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275,000-acre Dixie Fire becomes 8th largest in California history

The Dixie Fire became the eighth largest in California's history after growing to roughly 275,000 acres at 35% containment on Wednesday. Photo courtesy InciWeb
The Dixie Fire became the eighth largest in California's history after growing to roughly 275,000 acres at 35% containment on Wednesday. Photo courtesy InciWeb

Aug. 4 (UPI) -- The Dixie Fire became the eighth largest in California's history after growing to roughly 275,000 acres at 35% containment on Wednesday.

The U.S. Forest Service reported "extreme fire behavior" in Butte and Plumas counties with a Red Flag fire weather warning in effect through Thursday night. The blaze was 35% contained by Wednesday night.

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"Over the next 24 hours, the fire perimeter will be monitored closely as high-risk burning conditions challenge fire lines," the agency said.

Officials said the fire grew by 20,000 acres in 24 hours, making it No. 8 on the all-time list between the 273,000-acre Cedar Fire in 2003 and 2017's Thomas Fire, which burned 282,000 acres.

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In Oregon Wednesday, the Bootleg Fire grew to 414,000 acres with 84% containment as a Red Flag Warning and Fire Weather Watch were in effect for the second consecutive day.

The U.S. Forest Service said the fire line was holding as helicopters dropped water on the active fire and southwesterly winds brought smoke from fires burning in Northern California, creating overcast skies that kept temperatures cooler.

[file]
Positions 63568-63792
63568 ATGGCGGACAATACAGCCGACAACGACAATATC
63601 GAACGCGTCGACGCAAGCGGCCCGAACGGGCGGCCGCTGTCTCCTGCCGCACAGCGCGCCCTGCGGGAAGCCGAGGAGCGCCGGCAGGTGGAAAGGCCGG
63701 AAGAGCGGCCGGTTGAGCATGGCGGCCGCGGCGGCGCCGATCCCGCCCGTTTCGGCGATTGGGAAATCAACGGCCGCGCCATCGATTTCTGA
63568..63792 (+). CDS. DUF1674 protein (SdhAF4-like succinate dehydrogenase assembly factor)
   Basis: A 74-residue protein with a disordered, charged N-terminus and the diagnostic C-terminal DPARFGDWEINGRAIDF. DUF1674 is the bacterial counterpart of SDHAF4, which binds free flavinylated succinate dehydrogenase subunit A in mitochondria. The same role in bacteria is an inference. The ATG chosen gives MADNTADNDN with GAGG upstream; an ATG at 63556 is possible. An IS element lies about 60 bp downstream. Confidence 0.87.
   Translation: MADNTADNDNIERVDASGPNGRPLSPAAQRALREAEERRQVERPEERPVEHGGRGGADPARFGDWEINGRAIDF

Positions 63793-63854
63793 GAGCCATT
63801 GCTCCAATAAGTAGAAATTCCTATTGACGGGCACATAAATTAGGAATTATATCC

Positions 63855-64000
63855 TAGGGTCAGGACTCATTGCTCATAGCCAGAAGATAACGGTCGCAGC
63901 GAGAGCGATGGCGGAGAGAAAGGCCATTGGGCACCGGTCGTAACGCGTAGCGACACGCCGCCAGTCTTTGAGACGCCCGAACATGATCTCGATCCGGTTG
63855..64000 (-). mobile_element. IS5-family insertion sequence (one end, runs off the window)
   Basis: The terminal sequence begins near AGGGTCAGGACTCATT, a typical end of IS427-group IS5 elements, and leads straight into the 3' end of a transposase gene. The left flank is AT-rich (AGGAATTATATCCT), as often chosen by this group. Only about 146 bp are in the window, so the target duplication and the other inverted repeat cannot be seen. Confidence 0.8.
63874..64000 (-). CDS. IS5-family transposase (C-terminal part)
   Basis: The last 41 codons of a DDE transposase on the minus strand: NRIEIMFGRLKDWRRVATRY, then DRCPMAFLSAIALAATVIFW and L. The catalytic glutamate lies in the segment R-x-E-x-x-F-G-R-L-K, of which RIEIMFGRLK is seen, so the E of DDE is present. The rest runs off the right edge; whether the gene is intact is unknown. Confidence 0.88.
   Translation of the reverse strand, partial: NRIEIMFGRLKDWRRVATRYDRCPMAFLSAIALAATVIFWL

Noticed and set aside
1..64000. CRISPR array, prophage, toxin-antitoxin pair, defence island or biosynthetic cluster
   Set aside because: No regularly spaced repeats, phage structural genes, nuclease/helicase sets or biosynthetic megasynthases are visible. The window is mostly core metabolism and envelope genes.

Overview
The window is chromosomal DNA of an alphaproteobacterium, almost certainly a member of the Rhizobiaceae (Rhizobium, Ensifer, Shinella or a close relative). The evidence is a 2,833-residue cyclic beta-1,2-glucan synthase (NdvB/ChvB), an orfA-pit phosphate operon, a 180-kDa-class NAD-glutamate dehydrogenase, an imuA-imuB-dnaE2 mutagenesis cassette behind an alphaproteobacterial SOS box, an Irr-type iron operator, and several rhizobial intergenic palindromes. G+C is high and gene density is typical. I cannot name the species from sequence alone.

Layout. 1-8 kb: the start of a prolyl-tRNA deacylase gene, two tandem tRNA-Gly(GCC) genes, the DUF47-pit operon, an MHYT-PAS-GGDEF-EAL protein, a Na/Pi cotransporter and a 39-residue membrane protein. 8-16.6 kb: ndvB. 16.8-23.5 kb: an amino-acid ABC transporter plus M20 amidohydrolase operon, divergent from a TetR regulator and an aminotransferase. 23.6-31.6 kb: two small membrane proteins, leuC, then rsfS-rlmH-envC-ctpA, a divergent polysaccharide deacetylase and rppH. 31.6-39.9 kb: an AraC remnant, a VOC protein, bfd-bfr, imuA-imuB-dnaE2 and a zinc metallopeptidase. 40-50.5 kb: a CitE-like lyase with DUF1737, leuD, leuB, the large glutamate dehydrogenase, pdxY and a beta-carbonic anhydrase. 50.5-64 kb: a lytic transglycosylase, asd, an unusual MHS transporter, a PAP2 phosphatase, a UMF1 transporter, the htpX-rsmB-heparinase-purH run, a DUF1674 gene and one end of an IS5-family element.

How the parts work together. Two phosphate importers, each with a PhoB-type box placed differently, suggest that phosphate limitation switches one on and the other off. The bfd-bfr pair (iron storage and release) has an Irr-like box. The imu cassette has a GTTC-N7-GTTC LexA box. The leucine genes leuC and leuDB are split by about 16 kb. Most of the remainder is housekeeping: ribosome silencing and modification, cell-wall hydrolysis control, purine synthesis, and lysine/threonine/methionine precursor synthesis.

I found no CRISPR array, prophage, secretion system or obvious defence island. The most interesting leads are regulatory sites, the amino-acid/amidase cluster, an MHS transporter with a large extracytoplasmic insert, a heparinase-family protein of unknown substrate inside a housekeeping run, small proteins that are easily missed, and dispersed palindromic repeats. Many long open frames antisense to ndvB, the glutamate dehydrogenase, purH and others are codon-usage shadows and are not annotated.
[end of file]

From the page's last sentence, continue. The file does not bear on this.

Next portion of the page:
Ninety-five large fires are currently active throughout the United States, burning a total of almost 1.9 million acres, according to data from the National Interagency Fire Center Wednesday.

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U.S. Forest Service Fire Chief Randy Moore issued a memo to all regional foresters to temporarily halt the process of "managing fires for resource benefit," in which agencies let some smaller fires burn themselves out rather than quickly putting them out.

"The 2021 fire season is different from any before," Moore said, noting that firefighters are "fatigued" after an active 2020 fire season and that rising COVID-19 infections are degrading response capacity "at an alarming rate."

"The current situation demands that we commit our fire resources only in instances where they have a high probability of success and they can operate safely and effectively," he added.

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The change comes after California Gov. Gavin Newsom criticized the process at a meeting to discuss the fires with President Joe Biden and governors of other Western states last week.

"There's a culture that too often is wait-and-see," Newsom said. "We can't afford that any longer."

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